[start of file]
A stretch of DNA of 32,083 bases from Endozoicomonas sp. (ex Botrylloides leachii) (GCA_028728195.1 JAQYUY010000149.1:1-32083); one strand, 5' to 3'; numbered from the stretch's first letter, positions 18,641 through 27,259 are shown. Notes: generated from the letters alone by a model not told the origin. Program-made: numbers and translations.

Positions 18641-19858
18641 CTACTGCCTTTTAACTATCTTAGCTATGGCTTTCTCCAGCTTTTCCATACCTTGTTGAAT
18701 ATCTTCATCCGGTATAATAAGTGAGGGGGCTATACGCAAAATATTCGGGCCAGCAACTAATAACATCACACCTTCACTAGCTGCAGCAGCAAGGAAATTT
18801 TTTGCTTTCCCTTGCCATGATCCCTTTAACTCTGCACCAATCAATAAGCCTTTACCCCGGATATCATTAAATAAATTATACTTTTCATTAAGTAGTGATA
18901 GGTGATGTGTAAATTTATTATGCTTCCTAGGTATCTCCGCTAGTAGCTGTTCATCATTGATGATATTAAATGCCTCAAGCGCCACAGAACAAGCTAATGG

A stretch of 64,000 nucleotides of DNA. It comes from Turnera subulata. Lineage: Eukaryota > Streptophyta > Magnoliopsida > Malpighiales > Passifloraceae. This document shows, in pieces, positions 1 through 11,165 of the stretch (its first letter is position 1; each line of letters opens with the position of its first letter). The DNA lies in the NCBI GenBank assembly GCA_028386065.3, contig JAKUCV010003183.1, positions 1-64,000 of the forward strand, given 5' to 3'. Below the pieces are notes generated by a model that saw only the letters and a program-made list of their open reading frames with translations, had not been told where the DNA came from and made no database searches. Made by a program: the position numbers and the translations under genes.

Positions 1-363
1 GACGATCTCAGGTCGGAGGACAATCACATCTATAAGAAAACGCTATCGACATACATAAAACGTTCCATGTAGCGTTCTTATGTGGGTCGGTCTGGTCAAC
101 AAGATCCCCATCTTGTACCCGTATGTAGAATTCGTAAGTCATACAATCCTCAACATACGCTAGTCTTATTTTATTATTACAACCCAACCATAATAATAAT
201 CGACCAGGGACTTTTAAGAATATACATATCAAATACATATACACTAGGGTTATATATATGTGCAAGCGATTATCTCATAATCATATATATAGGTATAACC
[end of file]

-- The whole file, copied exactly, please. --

A stretch of DNA of 32,083 bases from Endozoicomonas sp. (ex Botrylloides leachii) (GCA_028728195.1 JAQYUY010000149.1:1-32083); one strand, 5' to 3'; numbered from the stretch's first letter, positions 18,641 through 27,259 are shown. Notes: generated from the letters alone by a model not told the origin. Program-made: numbers and translations.

Positions 18641-19858
18641 CTACTGCCTTTTAACTATCTTAGCTATGGCTTTCTCCAGCTTTTCCATACCTTGTTGAAT
18701 ATCTTCATCCGGTATAATAAGTGAGGGGGCTATACGCAAAATATTCGGGCCAGCAACTAATAACATCACACCTTCACTAGCTGCAGCAGCAAGGAAATTT
18801 TTTGCTTTCCCTTGCCATGATCCCTTTAACTCTGCACCAATCAATAAGCCTTTACCCCGGATATCATTAAATAAATTATACTTTTCATTAAGTAGTGATA
18901 GGTGATGTGTAAATTTATTATGCTTCCTAGGTATCTCCGCTAGTAGCTGTTCATCATTGATGATATTAAATGCCTCAAGCGCCACAGAACAAGCTAATGG

A stretch of 64,000 nucleotides of DNA. It comes from Turnera subulata. Lineage: Eukaryota > Streptophyta > Magnoliopsida > Malpighiales > Passifloraceae. This document shows, in pieces, positions 1 through 11,165 of the stretch (its first letter is position 1; each line of letters opens with the position of its first letter). The DNA lies in the NCBI GenBank assembly GCA_028386065.3, contig JAKUCV010003183.1, positions 1-64,000 of the forward strand, given 5' to 3'. Below the pieces are notes generated by a model that saw only the letters and a program-made list of their open reading frames with translations, had not been told where the DNA came from and made no database searches. Made by a program: the position numbers and the translations under genes.

Positions 1-363
1 GACGATCTCAGGTCGGAGGACAATCACATCTATAAGAAAACGCTATCGACATACATAAAACGTTCCATGTAGCGTTCTTATGTGGGTCGGTCTGGTCAAC
101 AAGATCCCCATCTTGTACCCGTATGTAGAATTCGTAAGTCATACAATCCTCAACATACGCTAGTCTTATTTTATTATTACAACCCAACCATAATAATAAT
201 CGACCAGGGACTTTTAAGAATATACATATCAAATACATATACACTAGGGTTATATATATGTGCAAGCGATTATCTCATAATCATATATATAGGTATAACC